Four score and a lesson in compassion

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Was I guilty of ageism?  Perhaps.  But when the senior’s euchre tournament bus tour arrived at the lodge on Sunday, I was genuinely dreading the three days that would follow.  I made an egregious error in judgement.

Admittedly, the tour did not begin well for the 42 participants but the fault was not ours.  A slight hiccup in their agenda had caused them to arrive an hour and a half early and we were thoroughly unprepared for the sudden onset of walkers, luggage and upset elders.  We did our best to scramble and be as accommodating as possible.   I made a witty speech welcoming them on behalf of the owners and staff and my words were met with sullen stares and moderate contempt.  It was a bumpy start.

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(image credit)

Once we regained control our momentum increased and we began getting everyone settled into their rooms.  Betty and Rose reached their three stairs and Betty took the lead.  Once she was at the top, Rose began to follow.  Betty reached for the door frame and found nothing but a handful of air.  As I turned to look behind me, Betty, doing her best impression of a tree being felled in the forest, fell straight backwards and took Rose out, using her as a cushion for the fall.  The two ladies I had escorted to their room had just fallen and couldn’t get up.   Thankfully we got them into an upright and relatively stable position and, after many unqualified examinations, we deemed they were medically stable.

The group’s first dinner was an interesting event.  Still unsure of their surroundings, many uttered complaints that hung in the air like cartoon balloons.  There were threats of husbands being called to retrieve them the following morning and the night was punctuated by another woman being hit in the head by a heartily kicked-open kitchen door.  In the span of six hours, we had potentially concussed three women.

But then something changed.  Over the course of the following 60 hours, attitude and understanding rapidly evolved on both sides.  We understood the nature of their initial frustration and they understood the nature of our good will and hospitality.  By the end of their three night stay, I was calling them all by their first name and I was truly sad to see them climb the stairs to get back on the bus.  There were many hugs and talk of seeing them again next year.  I will admit that I was close to tears saying goodbye to these lovely souls.

Perhaps it was the sideways glances I got from Rose that reminded me so much of my mom.  Maybe it was that bond of parenthood I have been missing since my mom and dad passed.  Whatever the reason, I will be ready and willing to welcome that next bus tour with open arms and use this enlightening experience as a lesson for the future.

When someone says “get stuffed”, it’s not always a bad thing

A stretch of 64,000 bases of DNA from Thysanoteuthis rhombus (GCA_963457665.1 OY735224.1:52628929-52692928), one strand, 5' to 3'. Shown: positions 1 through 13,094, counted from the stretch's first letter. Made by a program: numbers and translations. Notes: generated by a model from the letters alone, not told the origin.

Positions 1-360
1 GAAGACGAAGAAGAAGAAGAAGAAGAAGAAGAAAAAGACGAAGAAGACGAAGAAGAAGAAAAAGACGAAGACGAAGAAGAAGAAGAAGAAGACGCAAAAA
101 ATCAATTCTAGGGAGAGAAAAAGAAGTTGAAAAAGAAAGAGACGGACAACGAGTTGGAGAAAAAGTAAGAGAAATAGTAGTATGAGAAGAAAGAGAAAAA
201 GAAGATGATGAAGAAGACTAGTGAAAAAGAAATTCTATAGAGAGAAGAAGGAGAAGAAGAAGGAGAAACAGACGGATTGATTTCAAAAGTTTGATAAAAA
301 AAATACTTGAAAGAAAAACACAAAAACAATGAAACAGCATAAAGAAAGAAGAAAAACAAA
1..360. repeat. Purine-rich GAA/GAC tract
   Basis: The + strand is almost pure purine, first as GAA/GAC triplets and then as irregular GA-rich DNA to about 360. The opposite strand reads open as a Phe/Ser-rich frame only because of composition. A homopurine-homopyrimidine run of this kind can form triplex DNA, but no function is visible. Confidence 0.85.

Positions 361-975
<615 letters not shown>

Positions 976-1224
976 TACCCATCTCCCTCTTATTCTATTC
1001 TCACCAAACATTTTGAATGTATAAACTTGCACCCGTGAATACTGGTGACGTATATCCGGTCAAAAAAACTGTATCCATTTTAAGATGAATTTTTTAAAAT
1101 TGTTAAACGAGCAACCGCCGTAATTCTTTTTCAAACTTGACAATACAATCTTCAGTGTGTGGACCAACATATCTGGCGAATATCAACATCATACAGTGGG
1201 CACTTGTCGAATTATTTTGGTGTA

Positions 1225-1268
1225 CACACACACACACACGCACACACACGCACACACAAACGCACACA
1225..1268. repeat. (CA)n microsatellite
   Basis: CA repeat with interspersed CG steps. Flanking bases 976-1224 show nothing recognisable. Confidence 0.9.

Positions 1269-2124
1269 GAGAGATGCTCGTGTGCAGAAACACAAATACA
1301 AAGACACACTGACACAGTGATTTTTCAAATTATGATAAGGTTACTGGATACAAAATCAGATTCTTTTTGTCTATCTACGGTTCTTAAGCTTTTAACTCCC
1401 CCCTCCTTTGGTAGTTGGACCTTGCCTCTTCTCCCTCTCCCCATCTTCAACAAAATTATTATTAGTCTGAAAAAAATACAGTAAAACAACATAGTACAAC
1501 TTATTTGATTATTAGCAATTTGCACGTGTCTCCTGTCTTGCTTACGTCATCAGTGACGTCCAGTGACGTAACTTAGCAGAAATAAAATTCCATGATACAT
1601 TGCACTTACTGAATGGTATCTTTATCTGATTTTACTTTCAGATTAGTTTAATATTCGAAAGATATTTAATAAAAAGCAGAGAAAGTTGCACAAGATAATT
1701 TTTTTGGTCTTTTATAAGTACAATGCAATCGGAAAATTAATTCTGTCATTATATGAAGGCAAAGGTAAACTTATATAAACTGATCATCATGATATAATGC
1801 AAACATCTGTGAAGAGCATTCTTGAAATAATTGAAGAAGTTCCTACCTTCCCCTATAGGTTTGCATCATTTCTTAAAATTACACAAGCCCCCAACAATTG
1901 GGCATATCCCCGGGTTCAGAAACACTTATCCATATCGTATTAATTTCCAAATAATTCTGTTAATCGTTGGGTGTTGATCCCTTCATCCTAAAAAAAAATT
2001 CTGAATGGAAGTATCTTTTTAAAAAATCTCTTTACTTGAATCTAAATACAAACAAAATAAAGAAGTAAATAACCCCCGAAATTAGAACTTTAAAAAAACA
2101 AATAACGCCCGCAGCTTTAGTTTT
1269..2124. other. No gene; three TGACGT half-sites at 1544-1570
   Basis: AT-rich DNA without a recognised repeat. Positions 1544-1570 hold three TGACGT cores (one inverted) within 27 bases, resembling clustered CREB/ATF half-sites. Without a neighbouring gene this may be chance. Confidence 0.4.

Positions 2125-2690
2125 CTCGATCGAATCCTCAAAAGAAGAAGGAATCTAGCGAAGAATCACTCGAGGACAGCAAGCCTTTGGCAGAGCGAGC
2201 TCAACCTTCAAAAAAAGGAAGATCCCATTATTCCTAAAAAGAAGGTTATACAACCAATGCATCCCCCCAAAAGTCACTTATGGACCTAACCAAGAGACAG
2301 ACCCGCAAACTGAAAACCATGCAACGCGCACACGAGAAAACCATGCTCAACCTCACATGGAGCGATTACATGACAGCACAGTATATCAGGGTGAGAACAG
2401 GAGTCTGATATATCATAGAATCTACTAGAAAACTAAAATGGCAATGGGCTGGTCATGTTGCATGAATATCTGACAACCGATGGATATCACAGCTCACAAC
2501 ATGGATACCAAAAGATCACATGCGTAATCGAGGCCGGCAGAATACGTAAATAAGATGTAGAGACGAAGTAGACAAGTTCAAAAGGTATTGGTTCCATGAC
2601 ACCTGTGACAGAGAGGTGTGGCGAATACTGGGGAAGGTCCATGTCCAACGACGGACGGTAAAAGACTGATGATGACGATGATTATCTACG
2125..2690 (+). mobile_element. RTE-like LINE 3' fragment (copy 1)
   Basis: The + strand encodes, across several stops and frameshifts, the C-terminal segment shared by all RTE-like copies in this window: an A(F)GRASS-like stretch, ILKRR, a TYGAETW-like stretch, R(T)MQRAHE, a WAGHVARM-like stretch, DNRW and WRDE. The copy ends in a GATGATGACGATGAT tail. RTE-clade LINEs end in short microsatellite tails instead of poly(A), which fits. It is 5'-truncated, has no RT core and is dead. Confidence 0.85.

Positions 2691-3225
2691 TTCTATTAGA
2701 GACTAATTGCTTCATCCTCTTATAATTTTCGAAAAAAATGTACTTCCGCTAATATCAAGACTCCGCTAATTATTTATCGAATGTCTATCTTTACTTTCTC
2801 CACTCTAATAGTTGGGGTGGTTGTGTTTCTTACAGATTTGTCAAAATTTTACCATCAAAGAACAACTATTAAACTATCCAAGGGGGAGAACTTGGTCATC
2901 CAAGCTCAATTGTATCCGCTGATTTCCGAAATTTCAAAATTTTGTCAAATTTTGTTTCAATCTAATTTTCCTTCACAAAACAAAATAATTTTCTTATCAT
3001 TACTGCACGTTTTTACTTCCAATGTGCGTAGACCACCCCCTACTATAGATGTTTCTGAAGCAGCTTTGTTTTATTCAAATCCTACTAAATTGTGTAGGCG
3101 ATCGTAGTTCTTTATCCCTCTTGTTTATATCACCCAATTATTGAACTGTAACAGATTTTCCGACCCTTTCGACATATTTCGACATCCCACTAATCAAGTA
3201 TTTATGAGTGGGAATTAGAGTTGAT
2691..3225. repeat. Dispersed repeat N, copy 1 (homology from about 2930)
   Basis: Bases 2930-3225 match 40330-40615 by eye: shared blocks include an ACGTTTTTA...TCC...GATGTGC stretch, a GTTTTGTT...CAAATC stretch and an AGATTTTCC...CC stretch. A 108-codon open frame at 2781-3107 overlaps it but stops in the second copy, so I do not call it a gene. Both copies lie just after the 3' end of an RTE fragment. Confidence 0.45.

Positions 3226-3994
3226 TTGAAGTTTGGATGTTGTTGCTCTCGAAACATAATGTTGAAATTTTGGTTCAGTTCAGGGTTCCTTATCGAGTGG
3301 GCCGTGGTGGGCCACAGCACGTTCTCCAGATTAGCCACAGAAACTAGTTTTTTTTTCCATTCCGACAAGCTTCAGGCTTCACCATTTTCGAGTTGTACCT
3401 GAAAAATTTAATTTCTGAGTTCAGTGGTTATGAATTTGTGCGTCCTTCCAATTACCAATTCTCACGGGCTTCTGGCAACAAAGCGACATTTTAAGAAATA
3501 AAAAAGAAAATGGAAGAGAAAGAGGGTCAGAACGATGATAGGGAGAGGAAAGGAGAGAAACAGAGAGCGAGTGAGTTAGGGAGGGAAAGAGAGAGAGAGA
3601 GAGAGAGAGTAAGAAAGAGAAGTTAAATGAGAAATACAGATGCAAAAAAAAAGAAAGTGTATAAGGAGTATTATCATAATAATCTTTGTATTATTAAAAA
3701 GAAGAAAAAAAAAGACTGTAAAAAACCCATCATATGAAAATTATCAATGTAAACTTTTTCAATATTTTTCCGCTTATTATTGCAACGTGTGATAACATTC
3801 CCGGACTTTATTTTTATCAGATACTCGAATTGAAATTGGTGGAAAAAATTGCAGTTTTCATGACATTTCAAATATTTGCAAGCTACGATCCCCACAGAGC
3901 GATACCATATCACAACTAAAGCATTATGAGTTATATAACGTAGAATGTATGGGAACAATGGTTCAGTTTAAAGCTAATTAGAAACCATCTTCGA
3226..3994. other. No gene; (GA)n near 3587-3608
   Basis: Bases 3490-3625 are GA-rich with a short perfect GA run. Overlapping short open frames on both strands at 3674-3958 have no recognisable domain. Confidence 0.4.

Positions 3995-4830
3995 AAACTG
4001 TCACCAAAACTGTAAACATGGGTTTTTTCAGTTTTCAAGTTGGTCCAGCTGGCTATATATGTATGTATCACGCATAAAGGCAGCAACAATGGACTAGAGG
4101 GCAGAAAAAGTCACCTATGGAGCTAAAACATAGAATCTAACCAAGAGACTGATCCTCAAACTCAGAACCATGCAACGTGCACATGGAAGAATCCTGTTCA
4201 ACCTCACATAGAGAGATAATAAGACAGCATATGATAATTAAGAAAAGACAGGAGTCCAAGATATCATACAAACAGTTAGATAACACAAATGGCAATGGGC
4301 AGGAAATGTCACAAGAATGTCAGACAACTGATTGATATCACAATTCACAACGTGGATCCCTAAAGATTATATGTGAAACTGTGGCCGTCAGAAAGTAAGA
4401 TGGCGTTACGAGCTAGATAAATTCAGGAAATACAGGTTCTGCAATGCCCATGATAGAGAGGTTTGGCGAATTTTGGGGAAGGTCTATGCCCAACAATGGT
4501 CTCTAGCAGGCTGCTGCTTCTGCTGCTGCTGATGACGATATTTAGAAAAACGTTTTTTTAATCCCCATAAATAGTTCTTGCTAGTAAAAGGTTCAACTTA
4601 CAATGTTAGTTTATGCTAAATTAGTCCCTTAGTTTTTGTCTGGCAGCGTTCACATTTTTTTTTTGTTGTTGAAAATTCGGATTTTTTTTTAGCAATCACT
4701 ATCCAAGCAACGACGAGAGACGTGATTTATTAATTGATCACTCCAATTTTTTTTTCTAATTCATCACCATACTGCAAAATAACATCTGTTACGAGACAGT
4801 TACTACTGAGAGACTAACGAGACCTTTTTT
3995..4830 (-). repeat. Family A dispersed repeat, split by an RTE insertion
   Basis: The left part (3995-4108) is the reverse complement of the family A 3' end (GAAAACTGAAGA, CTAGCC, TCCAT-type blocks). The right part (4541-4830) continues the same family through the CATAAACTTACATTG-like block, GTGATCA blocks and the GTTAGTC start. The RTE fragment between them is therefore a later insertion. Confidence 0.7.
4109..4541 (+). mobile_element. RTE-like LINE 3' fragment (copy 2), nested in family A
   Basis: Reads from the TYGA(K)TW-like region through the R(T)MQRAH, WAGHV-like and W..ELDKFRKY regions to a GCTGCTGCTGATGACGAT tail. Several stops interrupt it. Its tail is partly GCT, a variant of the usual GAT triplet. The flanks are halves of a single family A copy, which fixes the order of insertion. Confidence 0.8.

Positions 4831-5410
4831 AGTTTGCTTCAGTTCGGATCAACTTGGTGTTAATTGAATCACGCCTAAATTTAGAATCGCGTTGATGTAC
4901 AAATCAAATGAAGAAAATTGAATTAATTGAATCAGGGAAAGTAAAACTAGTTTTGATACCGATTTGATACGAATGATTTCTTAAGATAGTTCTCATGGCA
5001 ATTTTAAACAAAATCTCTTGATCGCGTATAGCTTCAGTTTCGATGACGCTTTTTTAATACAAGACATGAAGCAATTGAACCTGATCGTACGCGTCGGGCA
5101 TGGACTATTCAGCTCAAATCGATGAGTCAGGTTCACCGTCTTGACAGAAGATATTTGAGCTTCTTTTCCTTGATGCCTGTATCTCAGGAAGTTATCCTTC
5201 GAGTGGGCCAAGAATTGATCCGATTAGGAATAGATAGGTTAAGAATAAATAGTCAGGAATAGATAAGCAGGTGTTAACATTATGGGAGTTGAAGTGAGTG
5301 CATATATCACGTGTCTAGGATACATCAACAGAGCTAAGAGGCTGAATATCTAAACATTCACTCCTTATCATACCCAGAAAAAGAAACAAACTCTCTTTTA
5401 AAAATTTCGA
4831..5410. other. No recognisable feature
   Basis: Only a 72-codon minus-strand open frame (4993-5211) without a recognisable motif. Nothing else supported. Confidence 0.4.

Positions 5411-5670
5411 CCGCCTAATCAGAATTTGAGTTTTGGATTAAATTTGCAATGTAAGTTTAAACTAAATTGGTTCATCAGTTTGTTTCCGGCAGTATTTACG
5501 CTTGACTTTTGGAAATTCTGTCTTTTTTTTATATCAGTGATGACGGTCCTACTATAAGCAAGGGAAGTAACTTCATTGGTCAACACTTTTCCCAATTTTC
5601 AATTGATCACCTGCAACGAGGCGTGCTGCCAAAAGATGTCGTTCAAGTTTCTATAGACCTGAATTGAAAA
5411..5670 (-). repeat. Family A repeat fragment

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There’s a lot to be said for the joy the holidays bring – or any celebration, for that matter.  Whether it be a birthday, Thanksgiving, Christmas or a reunion – the ease of the conversation, the steady flow of wine, the melodic sound of laughter and the joy of being with a close-knit group of people is unequalled.  There is an undefined comfort level that allows us to become absorbed in the festivities that surround us. The fact that we can gorge ourselves and have an excuse to eat everything in sight with only a few fleeting moments of guilt is sublime.

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The molecules change in the room when family and friends get together for a holiday celebration.  There is something intrinsically sacred about holidays and the memories that are created within those moments. Time has a way of strategically obliterating those precious seconds as it marches on at a frantic pace, but our memories have a way of stopping that clock, if only for a few moments.

Holidays are a portal.  They can freeze time and create a vortex that allows us to travel back and relive certain periods in our lives.  The memories wrap themselves around us like a blanket and soothe us with the warmth of the times that engaged us and truly breathed life into our lives.

Although many holidays have passed and are collecting dust in the books of my hallowed history, watching my brother “float” his dinner in gravy brings back a rush of nostalgia, and that, to me, is what the holidays are truly about.  Personal moments that, to any other person would mean nothing but, to me, define my holiday experience.

Our Canadian Thanksgiving begins today and this evening I will spend time with family and friends enjoying a concert by Victoria Banks.  She is currently living in Nashville but is home for Thanksgiving weekend with her family.  The one glaring item that will be missing this Thanksgiving is my mom.  This weekend will be another “first” after her passing in March.  I know she will be with us in spirit tonight and especially during the making of my brother’s always spectacular turkey dinner.  Undoubtedly, she will be looking over his shoulder, whispering secrets into his ear, so he can make her stuffing just the way she used to.

Embrace your family, enjoy the moments and get stuffed with those memories.

How old would you be if you didn’t know how old you are?

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There is a myriad number of things I have seen on Facebook.  Most are mindless, time-filling, nonsensical things that I waste too many of my spare moments looking at, but every so often I come upon a sign or saying that really strikes a chord deep within me.

“How old would you be if you didn’t know how old you are?”

~Satchel Paige

It was a simple question but those words really resonated with me.  Sometimes I forget the number of my authentic chronological age.   I have honestly never felt that my time on this Earth truly reflects the age I feel I am on a daily basis.  I have always thought that I have an old soul but I have a young energy.  Time strings us along, giving us a sense of comfort as we grow older and we are more comfortable in our own skin.  But time does not have to make us feel any older than we want to be.  Wisdom does not always come with age, wisdom comes with understanding and acceptance.